With the ease of use does come a bit of a trade-off for more technical features. For one, the Peakini 2 lacks a gauge. The disadvantage of the standard style locking lever head is that it has to be held carefully in line with the valve stem or the leverage from pumping at the wrong angle can damage or snap the stem. This risk is alleviated with the use of a thread-on style hose. Some mini pumps have both a gauge and a hose like the Lezyne Gauge Drive HV and the Pro Bike Tools High Pressure Pump with Gauge.
The Peakini 2 is not the most portable mini pump that we've tested. At 27.5" long, and weighing 134 grams, it is definitely on the bigger side of the spectrum. The mount is designed to be installed in between the frame and a water bottle cage, but it is a bit bulky for this application. The diameter of the barrel is pretty large so that it might brush against your shoe or leg in certain riding positions. It also would be a bit awkward in a jersey pocket. The best home for the Peakini 2 is most likely in a hydration pack.
Portability is an important factor for many road cyclists and mountain bikers. If you're a fan of the standard locking lever head type, the Bontrager Air Support is 7 cm shorter and has a smaller diameter barrel. If you want to go extra light and portable the Portland Design Works Ninja is only 14.7 cm long and weighs only 73 grams.
Looks and Design
The look of the Peakini 2 isn't anything spectacular, it does just look like a generic frame pump. It does, however, get a few extra points for design. The bayonet style locking handle is a great way to keep the pump closed when on a frame or in a hydration pack. It is also the only standard locking-lever head style pump in our review that has a T handle.
If looks and design are a deal breaker for you, the Lezyne Gauge Drive HV is a more sleek looking mountain bike pump. The Topeak Road Morph G is one of our favorite designs because it is a frame pump that performs as well as many floor pumps, and the Portland Design Works Ninja has some very innovative features for a frame pump/CO2 inflation hybrid.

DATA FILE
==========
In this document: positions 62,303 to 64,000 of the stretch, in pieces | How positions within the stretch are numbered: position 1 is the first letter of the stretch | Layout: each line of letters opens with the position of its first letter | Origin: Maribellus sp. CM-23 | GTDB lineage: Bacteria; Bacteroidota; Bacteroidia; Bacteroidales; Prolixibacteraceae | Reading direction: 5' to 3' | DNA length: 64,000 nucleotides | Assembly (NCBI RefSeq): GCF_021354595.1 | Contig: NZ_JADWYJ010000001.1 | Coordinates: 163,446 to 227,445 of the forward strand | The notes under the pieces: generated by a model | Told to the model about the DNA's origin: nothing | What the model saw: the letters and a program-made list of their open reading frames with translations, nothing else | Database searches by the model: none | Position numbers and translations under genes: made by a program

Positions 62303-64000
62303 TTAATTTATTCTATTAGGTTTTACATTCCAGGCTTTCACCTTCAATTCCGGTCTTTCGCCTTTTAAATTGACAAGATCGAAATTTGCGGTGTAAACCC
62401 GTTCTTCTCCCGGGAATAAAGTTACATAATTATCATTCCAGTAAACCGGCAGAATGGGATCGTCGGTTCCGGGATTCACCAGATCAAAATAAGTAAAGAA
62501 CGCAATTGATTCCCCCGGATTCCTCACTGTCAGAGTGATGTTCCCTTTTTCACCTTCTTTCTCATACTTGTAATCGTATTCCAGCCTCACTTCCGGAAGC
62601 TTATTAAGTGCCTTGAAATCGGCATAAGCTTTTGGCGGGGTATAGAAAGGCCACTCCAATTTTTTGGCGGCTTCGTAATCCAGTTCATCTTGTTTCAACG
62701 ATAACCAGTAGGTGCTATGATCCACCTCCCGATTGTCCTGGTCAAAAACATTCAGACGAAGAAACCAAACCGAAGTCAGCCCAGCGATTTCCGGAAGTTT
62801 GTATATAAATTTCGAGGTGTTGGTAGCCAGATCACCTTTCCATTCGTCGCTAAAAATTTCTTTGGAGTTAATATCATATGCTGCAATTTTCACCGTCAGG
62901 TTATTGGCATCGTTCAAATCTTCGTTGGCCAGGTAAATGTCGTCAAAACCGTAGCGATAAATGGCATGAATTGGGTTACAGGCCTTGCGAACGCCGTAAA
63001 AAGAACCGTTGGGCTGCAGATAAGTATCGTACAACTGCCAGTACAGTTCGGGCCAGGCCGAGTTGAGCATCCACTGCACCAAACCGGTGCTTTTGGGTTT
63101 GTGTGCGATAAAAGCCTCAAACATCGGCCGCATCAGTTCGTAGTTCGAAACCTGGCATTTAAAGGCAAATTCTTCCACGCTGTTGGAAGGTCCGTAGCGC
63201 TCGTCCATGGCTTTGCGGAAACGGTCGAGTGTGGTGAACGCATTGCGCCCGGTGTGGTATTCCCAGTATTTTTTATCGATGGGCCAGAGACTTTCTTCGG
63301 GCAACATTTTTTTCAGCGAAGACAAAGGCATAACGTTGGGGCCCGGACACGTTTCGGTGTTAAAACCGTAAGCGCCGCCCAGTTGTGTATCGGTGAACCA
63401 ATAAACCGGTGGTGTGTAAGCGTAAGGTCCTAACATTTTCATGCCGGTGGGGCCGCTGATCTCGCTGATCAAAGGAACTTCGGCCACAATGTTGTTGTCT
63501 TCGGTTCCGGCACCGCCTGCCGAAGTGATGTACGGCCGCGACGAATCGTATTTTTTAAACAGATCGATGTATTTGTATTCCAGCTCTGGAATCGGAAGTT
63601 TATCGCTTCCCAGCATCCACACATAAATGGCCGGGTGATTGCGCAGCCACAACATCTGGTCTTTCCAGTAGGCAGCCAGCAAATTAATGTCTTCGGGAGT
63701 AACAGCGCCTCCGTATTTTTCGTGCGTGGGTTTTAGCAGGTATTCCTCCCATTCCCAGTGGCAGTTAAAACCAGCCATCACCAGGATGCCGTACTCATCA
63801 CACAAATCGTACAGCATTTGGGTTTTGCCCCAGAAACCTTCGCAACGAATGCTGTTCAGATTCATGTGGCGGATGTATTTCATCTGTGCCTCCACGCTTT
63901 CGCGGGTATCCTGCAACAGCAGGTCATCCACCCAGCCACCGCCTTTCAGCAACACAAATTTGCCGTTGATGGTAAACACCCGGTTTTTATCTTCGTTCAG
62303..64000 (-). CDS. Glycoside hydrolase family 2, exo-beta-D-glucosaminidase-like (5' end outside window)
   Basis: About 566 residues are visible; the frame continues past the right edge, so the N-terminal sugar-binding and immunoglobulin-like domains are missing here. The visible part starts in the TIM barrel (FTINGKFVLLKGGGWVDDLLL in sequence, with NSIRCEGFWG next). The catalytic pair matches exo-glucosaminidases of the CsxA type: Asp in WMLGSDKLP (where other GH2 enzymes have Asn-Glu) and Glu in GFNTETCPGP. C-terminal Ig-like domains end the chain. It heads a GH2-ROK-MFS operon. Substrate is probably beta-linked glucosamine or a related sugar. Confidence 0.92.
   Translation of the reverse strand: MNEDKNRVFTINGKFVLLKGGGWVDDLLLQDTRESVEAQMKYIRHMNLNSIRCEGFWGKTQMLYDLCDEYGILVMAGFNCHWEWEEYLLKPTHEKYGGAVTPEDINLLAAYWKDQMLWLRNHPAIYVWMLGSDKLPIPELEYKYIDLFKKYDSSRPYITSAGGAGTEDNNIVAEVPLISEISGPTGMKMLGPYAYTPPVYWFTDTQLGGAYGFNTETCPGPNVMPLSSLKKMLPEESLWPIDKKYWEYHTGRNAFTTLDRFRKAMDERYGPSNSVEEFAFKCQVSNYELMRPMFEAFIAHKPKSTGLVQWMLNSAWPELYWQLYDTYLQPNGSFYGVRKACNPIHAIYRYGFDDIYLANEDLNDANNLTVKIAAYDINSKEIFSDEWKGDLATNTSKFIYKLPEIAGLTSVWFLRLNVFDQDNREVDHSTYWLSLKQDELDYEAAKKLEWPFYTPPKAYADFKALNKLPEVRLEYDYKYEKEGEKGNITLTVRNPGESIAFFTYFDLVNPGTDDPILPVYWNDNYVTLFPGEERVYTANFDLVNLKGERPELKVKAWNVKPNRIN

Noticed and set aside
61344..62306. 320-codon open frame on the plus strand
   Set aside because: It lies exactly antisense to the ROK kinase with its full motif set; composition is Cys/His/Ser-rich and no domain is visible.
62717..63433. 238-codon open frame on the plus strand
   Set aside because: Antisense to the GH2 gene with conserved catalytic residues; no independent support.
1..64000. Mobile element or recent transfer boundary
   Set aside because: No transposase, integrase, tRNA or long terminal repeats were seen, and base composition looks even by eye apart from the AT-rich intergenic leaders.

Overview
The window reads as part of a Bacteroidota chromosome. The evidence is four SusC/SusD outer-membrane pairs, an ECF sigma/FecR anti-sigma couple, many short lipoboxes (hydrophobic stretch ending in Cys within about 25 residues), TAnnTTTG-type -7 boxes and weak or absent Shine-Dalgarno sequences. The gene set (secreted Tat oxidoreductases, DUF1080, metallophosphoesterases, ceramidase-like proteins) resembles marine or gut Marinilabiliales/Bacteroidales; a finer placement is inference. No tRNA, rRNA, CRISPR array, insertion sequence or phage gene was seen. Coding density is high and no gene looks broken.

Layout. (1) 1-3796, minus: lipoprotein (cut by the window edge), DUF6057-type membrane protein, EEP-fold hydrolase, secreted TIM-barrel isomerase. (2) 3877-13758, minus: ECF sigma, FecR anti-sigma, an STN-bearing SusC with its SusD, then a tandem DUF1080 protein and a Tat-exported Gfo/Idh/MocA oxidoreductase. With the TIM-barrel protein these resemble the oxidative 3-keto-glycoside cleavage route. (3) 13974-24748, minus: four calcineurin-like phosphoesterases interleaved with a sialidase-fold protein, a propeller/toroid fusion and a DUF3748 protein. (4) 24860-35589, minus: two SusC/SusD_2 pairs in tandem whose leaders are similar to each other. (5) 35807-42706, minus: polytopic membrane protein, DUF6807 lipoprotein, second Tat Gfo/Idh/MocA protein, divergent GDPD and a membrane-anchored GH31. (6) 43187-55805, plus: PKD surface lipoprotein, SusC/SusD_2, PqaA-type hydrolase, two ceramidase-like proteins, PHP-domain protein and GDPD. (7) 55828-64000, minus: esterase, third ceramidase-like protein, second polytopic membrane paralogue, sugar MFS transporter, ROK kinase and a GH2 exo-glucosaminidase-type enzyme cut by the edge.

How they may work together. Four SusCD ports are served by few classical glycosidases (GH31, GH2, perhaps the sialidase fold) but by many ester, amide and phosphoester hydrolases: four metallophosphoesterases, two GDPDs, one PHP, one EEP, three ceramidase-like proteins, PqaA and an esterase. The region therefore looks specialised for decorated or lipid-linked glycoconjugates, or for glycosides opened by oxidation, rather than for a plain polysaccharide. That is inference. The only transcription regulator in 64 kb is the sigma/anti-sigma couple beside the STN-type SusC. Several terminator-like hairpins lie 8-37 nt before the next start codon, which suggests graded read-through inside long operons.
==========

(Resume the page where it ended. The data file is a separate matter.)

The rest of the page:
Being made mostly out of plastic, the Peakini 2 is not the most durable pump on the market. Also, the slide-on heads are infamous for wearing out over time when compared to metal threads. The main flaw with the design in regards to durability is that to change from Presta to Schrader valve mode, you have to partially disassemble the head. There are small pieces that could easily get lost or damaged, in which case the pump is useless. One feature that does help a bit with durability is the dust cover on the head. If you're going to have this pump mounted on your frame, especially on a mountain bike, the cover should help add some longevity to your purchase.
Frame pumps with aluminum barrels and rubber end caps are a bit more durable. The Lezyne Road Drive, the Lezyne Gauge Drive HV, and the Pro Bike Tool Mini Bike Pump with Gauge all possess these features.
The Topeak Peakini 2 is a great all around pump. When it comes to road bike applications, it is not the easiest to get a tire up to a high psi, but it does eventually get it done. As far as mountain bike tires go, it performed as well as the best of them and even outperformed the competition at high psi. If you care more about performance over style, and you want a reliable pump that does it all, the Peakini 2 is the one.
The Peakini 2 is the winner of our Best Buy Award, meaning that it has tremendous value. On road tires, it performs as well or better than frame pumps that cost many times its price. As far as mountain bike tire pumping performance, it was one of the best. For $15.99, it is a bargain that is hard to beat.
If the goal was to design an affordable frame pump that performs like the best of them, then Topeak hit the nail on the head when they made the Peakini 2. With a standard locking lever style head and the folding T handle, this pump is incredibly easy to use. What sets the Peakini 2 apart from the competition is the pumping power it has on mountain bike tires. Combine the performance with the price, and you have the recipe for a great frame pump.
— Ross Patton